I think when this movie was first announced there was uproar of people who didn't want the beloved Dr. Seuss classic soiled by a Hollywood watered down version. Now, I will say that the book is better, but there are some things about it that work.
Now arguably, the film does go for a more light-hearted tone than the book which was very heavy handed and dark, as it should be since it is supposed to be a cautionary tale about how mankind shouldn't do nothing, and if they do, the problem isn't going to go away it's only going to get worse. Because of that, the novel ends on a feeling of caution but light hope. The movie, on the other hand, actually semi-resolves the issue and ends on a feeling of strong hopefulness and satisfaction. Which ending works better? Well, I personally think the book has a better ending, but for my money, the movie handles the happy ending well, not showing too much, and still leaving the viewers with a feeling of responsibility.
But with that said, I must bring up the film's fatal flaw, and the main reason why this film isn't as good as it could've been. The film is just too preachy. We get it, trees are awesome. Also, I have to raise some complaint that the film seems to have Anti-Capitalist leanings, stating that business is bad. I think the film sadly doesn't find a perfect balance between corrupt capitalism and the appreciation of nature. There is very little subtlety in this film. Okay, the book wasn't exactly subtle either, but it was more subtle than this.
I will say that the film does at least seem to be self-aware that it is preachy and tries to have fun with it. The scene where the first tree is chopped, all the creatures put rocks around the stump like it's a grave. I'm not sure if it was done seriously or not, but I will say that I laughed.
The film is actually quite funny and I laughed a lot during the film. Maybe that's not what the story quite needs, but heck, it's a lighthearted family comedy, and I think its funny enough.
I will also say that the computer animation is just stellar. It looks jaw-droppingly unbelievable, and even without the 3-D it feels like you're transported into another world. The trees look so soft you can practically feel them. It creates a great atmosphere and it's phenomenal.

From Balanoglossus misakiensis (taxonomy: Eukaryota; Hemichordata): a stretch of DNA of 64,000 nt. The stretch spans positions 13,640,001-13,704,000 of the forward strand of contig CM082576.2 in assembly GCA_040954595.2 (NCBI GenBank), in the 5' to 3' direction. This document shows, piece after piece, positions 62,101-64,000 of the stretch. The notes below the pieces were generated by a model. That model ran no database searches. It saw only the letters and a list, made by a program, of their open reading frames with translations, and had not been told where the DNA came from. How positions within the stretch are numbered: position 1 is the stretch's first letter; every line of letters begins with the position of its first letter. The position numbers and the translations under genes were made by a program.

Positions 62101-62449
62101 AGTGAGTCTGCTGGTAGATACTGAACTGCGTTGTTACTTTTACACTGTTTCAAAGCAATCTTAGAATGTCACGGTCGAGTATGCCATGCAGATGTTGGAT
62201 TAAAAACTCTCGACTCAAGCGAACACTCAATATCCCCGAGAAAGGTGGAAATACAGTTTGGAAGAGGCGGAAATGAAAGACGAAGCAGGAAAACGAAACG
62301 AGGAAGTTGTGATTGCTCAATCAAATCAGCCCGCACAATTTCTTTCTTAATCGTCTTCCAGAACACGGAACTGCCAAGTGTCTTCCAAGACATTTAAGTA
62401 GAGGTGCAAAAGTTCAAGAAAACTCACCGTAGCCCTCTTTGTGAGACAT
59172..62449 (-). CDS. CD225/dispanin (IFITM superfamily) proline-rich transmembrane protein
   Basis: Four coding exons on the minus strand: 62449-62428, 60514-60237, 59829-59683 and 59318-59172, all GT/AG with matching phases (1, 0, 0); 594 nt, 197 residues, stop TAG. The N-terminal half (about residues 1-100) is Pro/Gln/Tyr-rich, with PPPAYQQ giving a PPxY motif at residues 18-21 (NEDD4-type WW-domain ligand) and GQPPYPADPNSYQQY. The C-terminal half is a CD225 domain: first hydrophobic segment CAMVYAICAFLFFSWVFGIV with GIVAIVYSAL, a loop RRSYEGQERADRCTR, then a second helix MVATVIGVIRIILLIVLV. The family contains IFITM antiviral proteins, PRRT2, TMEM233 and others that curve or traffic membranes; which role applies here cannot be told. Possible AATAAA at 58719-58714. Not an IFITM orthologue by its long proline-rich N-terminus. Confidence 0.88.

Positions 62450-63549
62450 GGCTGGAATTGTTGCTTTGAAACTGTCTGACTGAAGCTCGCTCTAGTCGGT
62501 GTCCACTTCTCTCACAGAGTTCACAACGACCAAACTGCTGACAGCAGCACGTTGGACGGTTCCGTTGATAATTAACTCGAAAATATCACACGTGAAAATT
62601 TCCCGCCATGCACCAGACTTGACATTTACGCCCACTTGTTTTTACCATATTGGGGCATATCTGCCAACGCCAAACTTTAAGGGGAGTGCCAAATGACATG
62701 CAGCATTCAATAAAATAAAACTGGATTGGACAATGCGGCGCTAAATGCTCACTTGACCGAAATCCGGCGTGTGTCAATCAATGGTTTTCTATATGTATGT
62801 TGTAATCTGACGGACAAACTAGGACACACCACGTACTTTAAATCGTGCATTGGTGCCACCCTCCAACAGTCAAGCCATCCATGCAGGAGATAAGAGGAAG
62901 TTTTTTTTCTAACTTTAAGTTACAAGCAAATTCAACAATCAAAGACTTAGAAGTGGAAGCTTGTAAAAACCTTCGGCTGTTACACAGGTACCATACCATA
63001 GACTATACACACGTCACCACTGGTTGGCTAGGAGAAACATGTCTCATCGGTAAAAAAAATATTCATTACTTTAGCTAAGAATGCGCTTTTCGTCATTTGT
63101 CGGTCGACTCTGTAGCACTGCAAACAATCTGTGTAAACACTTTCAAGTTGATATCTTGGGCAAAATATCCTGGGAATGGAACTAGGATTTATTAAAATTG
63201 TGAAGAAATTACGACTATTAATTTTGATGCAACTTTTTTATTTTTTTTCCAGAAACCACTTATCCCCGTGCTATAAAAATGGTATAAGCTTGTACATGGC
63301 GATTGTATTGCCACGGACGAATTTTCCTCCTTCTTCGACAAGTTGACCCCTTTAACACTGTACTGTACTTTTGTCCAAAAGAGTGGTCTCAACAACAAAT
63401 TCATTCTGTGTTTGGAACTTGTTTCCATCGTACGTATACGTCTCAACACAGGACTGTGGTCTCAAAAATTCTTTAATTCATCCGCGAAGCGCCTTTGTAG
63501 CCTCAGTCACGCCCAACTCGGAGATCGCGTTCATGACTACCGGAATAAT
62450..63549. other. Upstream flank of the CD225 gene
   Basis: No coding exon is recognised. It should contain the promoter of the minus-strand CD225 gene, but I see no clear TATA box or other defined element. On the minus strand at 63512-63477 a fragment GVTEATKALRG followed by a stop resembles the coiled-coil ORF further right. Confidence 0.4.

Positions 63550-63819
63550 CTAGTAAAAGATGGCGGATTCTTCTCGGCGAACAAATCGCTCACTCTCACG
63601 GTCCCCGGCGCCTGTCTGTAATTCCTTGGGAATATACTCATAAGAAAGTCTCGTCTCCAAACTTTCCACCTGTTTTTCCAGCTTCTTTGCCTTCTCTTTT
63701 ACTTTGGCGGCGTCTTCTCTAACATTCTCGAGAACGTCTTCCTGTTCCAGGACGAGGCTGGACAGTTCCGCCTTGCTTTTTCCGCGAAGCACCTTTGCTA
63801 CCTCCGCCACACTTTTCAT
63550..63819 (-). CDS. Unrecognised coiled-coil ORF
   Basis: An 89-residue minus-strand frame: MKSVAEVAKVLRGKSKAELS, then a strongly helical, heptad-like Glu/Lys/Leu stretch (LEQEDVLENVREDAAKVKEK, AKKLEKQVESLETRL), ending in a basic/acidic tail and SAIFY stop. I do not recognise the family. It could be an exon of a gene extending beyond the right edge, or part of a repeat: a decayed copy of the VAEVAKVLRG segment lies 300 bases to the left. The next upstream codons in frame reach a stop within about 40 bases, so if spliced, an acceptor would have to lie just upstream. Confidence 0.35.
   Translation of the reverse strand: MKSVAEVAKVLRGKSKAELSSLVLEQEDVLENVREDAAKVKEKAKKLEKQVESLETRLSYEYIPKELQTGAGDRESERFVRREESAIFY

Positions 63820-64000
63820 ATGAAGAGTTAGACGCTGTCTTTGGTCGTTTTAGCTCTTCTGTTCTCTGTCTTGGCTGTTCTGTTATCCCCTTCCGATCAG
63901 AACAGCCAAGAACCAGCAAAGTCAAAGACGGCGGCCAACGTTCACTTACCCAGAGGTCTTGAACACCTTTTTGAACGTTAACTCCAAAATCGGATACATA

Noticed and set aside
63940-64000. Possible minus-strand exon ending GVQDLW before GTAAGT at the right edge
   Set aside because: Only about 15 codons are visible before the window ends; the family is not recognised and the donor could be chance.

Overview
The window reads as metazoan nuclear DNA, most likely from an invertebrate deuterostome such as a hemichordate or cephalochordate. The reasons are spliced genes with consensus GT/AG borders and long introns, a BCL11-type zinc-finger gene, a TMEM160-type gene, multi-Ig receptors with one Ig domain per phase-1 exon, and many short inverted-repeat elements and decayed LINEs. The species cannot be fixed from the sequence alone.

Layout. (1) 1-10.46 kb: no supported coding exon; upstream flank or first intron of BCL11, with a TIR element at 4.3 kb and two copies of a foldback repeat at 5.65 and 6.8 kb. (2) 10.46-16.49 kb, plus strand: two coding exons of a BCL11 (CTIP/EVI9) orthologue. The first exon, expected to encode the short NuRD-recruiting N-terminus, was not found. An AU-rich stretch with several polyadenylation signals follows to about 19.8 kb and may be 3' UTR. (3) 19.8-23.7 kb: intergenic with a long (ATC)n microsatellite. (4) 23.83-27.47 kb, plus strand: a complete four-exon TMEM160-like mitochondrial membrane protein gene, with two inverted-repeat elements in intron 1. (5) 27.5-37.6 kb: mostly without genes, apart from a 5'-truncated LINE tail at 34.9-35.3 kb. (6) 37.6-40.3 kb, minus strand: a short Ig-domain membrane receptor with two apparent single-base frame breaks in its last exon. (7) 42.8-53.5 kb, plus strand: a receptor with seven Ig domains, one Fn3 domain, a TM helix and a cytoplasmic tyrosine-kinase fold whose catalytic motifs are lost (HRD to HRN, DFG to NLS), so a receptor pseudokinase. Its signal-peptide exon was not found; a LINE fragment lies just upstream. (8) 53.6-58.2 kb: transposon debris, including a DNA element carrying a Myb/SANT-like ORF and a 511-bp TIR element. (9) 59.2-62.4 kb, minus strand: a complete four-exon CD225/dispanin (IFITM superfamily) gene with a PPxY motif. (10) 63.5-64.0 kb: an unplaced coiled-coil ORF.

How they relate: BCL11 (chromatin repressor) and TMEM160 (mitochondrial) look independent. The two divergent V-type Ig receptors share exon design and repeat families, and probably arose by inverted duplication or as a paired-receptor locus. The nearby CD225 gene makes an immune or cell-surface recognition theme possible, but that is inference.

The one thing that I think the film actually improved from the book is the portrayal of the Once-ler. In the book, he is faceless, and represents stubborn businessmen who refuse to compromise in order for the environment to be cleaner. So it makes sense that he is faceless. In the film, however, the Once-ler is a young naive entrepreneur who is a nice guy with good intentions, but when he becomes successful, his success goes to his head, and the people he surrounds himself with try to get him to renegade on his promises and his circumstances force him to make a difficult decision. It makes the character more tragic and not only strengthens the theme of human's responsibility for ecological preservation, but also offers a cautionary tale about the downside and dangers of capitalism, and the tragedy of a man who realizes his mistakes too late. It's a fascinating character and is an improvement over the book's portrayal (the books isn't bad, I just think the movies way of showing the character is more interesting).
It's bright, it's colorful, it's funny, it's a decent, nice trip. Some people will strongly object to the somewhat anti-corporate message (funny seeing how many tie-ins I saw for The Lorax), and the complete lack of subtlety (seriously, some subtlety would've been nice, guys), but I think the film is charming and funny enough, and the film is saying that we need to take care of the environment, not necessarily a bad thing. But, man this film had potential to be fantastic, especially with such a great character in the form of The Once-ler.